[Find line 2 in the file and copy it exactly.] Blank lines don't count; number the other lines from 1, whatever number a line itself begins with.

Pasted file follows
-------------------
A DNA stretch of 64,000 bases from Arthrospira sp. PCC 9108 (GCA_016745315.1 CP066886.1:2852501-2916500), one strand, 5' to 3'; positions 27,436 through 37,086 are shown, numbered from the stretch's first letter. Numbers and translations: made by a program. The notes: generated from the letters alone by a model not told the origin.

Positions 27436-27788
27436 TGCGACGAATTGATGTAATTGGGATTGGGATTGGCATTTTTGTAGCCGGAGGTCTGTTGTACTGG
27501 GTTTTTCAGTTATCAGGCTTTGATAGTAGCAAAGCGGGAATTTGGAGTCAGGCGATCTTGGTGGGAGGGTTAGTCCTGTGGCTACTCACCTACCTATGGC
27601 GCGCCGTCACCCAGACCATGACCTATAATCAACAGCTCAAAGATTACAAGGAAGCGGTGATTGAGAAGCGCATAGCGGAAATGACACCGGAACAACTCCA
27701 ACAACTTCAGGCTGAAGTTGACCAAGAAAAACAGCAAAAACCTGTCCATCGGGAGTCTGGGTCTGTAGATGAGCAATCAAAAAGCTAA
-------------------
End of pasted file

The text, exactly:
Positions 27436-27788